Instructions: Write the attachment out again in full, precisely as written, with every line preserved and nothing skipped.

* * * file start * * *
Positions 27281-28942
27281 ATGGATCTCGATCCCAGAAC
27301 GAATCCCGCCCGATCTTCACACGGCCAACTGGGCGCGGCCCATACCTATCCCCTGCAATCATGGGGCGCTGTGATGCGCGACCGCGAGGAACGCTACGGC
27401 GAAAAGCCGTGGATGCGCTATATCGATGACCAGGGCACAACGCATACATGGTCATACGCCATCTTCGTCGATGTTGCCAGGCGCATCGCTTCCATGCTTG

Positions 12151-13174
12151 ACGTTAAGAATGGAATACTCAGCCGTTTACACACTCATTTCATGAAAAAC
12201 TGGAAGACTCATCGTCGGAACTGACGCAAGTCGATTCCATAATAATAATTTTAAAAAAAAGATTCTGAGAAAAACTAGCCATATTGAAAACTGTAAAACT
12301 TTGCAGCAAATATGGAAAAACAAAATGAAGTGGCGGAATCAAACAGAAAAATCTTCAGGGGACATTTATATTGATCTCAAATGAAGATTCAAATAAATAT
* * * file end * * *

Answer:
Positions 27281-28942
27281 ATGGATCTCGATCCCAGAAC
27301 GAATCCCGCCCGATCTTCACACGGCCAACTGGGCGCGGCCCATACCTATCCCCTGCAATCATGGGGCGCTGTGATGCGCGACCGCGAGGAACGCTACGGC
27401 GAAAAGCCGTGGATGCGCTATATCGATGACCAGGGCACAACGCATACATGGTCATACGCCATCTTCGTCGATGTTGCCAGGCGCATCGCTTCCATGCTTG

Positions 12151-13174
12151 ACGTTAAGAATGGAATACTCAGCCGTTTACACACTCATTTCATGAAAAAC
12201 TGGAAGACTCATCGTCGGAACTGACGCAAGTCGATTCCATAATAATAATTTTAAAAAAAAGATTCTGAGAAAAACTAGCCATATTGAAAACTGTAAAACT
12301 TTGCAGCAAATATGGAAAAACAAAATGAAGTGGCGGAATCAAACAGAAAAATCTTCAGGGGACATTTATATTGATCTCAAATGAAGATTCAAATAAATAT